The ticks kept in RNA later were washed in distilled water three times and rehydrated in 200 μL of phosphate buffered saline (PBS). The ticks were then individually placed in 1.5 mL polyethylene tubes. Next, 2 mm zirconium oxide beads and 80 mg of 0.1 mm glass beads were added, both autoclaved, for trituration in Minibeadbeater BIOSPEC® for 1 min.

Cell lysis was performed with the addition of 250 μL of digestion solution (20 mM Tris-HCl, 20 mM EDTA, 400 mM NaCl, 1% sodium dodecyl sulphate, 10mM CaCl2) with 20 μL of proteinase k (20 mg/mL) in incubation overnight at 56 °C. The DNA was extracted by a phenol treatment and another phenol-chloroform treatment followed by precipitation with isopropanol. The DNA pellet (formed after centrifugation of 16000 xg) was washed twice with 70% alcohol and re-suspended in 100 μL of elution buffer (10 mM Tris-HCl, 0,5 mM EDTA pH 9,0) in overnight at 4 °C, as according to Santolin et al. (2013).

The extracted DNA was tested by a battery of PCR assays that were targeting microorganisms of the genera Rickettsia, Borrelia, Ehrlichia, and Babesia. For this task, specific primers were used for each agent, following the original protocol of each primer (Table 1).

Table 1 Sequences of the oligonucleotide primers used, along with their respective target genes and the size of the amplified fragment.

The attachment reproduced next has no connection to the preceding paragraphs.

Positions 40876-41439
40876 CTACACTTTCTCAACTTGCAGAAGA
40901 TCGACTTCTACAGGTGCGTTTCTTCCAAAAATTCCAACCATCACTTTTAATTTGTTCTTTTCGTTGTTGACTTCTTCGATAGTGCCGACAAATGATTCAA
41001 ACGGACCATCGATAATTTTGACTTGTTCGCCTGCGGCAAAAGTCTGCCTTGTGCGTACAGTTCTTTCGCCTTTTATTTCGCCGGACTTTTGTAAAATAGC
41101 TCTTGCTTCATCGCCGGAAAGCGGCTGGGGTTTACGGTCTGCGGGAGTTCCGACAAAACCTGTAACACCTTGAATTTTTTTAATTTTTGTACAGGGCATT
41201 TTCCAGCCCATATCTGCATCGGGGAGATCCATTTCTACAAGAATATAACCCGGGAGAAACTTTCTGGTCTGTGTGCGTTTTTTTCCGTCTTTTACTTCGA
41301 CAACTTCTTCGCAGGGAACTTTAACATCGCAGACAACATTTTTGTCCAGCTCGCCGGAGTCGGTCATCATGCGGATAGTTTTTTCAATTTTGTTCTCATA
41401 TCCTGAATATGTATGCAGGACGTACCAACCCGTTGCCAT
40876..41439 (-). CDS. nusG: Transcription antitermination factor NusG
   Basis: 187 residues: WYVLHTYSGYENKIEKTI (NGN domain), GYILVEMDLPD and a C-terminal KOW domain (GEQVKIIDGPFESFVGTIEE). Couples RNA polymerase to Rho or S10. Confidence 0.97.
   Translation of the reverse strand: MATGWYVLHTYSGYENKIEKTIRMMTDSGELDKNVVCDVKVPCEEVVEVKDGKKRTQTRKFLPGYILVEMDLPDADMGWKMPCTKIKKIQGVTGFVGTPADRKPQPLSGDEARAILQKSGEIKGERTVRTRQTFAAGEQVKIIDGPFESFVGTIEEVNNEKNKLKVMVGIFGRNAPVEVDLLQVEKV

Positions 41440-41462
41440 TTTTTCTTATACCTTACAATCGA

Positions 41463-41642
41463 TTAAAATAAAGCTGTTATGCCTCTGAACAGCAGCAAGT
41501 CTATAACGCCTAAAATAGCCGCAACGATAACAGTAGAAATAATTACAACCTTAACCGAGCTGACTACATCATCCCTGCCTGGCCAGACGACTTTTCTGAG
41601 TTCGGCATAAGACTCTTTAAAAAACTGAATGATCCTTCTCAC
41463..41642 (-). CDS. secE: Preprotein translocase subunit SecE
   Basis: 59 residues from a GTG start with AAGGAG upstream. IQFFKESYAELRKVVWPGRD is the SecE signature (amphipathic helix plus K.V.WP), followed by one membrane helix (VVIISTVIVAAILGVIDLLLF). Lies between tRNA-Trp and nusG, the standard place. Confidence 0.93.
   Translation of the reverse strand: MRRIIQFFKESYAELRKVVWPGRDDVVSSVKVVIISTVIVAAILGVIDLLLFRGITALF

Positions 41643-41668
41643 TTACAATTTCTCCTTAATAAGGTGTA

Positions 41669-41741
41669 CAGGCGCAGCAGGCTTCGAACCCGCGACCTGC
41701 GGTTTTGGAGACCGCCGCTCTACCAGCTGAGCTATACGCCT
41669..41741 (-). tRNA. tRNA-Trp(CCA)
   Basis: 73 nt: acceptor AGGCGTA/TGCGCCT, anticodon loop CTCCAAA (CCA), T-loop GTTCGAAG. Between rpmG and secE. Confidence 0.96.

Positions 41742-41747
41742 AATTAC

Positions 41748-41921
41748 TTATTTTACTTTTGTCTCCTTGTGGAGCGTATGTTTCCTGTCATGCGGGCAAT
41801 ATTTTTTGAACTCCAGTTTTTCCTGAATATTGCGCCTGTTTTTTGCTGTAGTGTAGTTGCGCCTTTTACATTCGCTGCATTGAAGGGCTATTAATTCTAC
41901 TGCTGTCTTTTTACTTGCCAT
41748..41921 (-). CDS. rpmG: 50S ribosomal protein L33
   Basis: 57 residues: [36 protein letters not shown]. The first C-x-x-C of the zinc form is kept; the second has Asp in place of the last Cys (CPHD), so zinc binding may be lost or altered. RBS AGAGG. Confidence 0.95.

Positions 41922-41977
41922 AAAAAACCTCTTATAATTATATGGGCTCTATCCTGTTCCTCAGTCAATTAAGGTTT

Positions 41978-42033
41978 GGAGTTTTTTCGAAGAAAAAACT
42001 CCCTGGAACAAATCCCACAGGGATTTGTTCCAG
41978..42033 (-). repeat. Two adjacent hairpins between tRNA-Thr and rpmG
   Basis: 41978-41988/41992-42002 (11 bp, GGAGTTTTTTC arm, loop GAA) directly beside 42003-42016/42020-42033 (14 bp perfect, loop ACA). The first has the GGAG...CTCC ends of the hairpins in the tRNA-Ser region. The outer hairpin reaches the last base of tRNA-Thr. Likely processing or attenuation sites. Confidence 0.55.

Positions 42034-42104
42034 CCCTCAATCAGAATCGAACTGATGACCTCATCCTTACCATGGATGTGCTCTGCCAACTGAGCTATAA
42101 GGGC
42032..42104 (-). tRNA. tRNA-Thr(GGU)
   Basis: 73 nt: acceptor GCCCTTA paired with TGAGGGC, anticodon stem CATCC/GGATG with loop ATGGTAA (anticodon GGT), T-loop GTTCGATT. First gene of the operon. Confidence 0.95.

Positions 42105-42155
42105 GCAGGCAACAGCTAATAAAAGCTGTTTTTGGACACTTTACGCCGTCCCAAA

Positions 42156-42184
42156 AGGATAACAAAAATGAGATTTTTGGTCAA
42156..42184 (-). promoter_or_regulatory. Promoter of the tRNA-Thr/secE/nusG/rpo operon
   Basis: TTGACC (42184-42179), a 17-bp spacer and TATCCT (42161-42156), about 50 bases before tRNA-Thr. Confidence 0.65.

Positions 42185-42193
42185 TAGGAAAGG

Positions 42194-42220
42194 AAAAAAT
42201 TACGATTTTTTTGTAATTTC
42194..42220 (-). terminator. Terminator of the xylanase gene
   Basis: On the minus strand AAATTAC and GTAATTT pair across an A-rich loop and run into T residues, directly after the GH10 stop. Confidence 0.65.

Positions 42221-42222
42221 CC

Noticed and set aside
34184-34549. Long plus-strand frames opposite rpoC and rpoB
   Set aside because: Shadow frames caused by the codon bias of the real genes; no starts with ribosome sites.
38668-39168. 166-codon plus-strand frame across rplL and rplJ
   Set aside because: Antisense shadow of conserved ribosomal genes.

Primer Gen Organism Nucleotide sequence (5’-3’) Fragment size Reference
CS239 F gltA Rickettsia spp. GCTCTTCTCATCCTATGGCTATTAT 834 bp ( LABRUNA et al., 2004 )
CS1069 R CAGGGTCTTCGTGCATTTCTT
BorFlaF1 flaB Borrelia spp. TACATCAGCTATTAATGCTTCAAGAA 740 pb ( BLANCO et al., 2017 )
BorFlaR1 GCAATCATWGCCATTGCRGATTG
BorFlaF2 CTGATGATGCTGCTGGWATGG
BorFlaR2 TCATCTGTCATTRTWGCATCTT
Hptf hpt Borrelia spp. GCAGAYATTACAAGAGARATGG 433 pb ( MCCOY et al., 2014 )
HptR CYTCRTCACCCCATTGAGTTCC
glpQ + 1 glpQ Borrelia spp. GGGGTTCTGTTACTGCTAGTGCCATTAC 817 pb ( SCHWAN et al., 2005 )
Glpq – 1 CAATTTTAGATATGTCTTTACCTTGTTGTTTATGCC
BT-F3 18S rRNA Piroplasmida Order TGGGGGGAGTATGGTCGCAAG 650 pb ( SEO et al., 2013 )
BT-R3 CTCCTTCCTTTAAGTGATAAG
DSB-330 Dsb Ehrlichia spp. GATGATGCTTGAAGATATSAAACAAAT 349 bp ( ALMEIDA et al., 2013 )
DSB-380 ATTTTTAGRGATTTTCCAATACTTGG
DSB-720 CTATTTTACTTCTTAAAGTTGATAWATC
ge3A 16S rRNA Anaplasma bovis, Anaplasma platys and Anaplasma phagocytophilum CACATGCAAGTCGAACGGAT TATTC 546 bp ( MASSUNG et al., 1998 )
ge10R TTCCGTTAAGAAGGATCTAATCTCC
ge9f AACGGATTATTCTTTATAGCTTGCT
ge2 GGCAGTATTAAAAGCAGCTCCAGG

Reactions were carried out using reagents from the PROMEGA®, and each reaction contained 3 µL de DNA, 14,2 µL of water, 2 µL de primers (10 µM F+R), 2,5 µL of buffer (10X concentrado), 1,25 µL of MgCl2 (50 mM) and 2 µL of dNTP’s (2,5 mM), and 0,15 µL Taq DNA polimerase (PROMEGA®), in a final volume of 25 µL.

The amplified products were visualized in 1.5% agarose gel, which were stained with ethidium bromide and visualized in a UV-Transilluminator.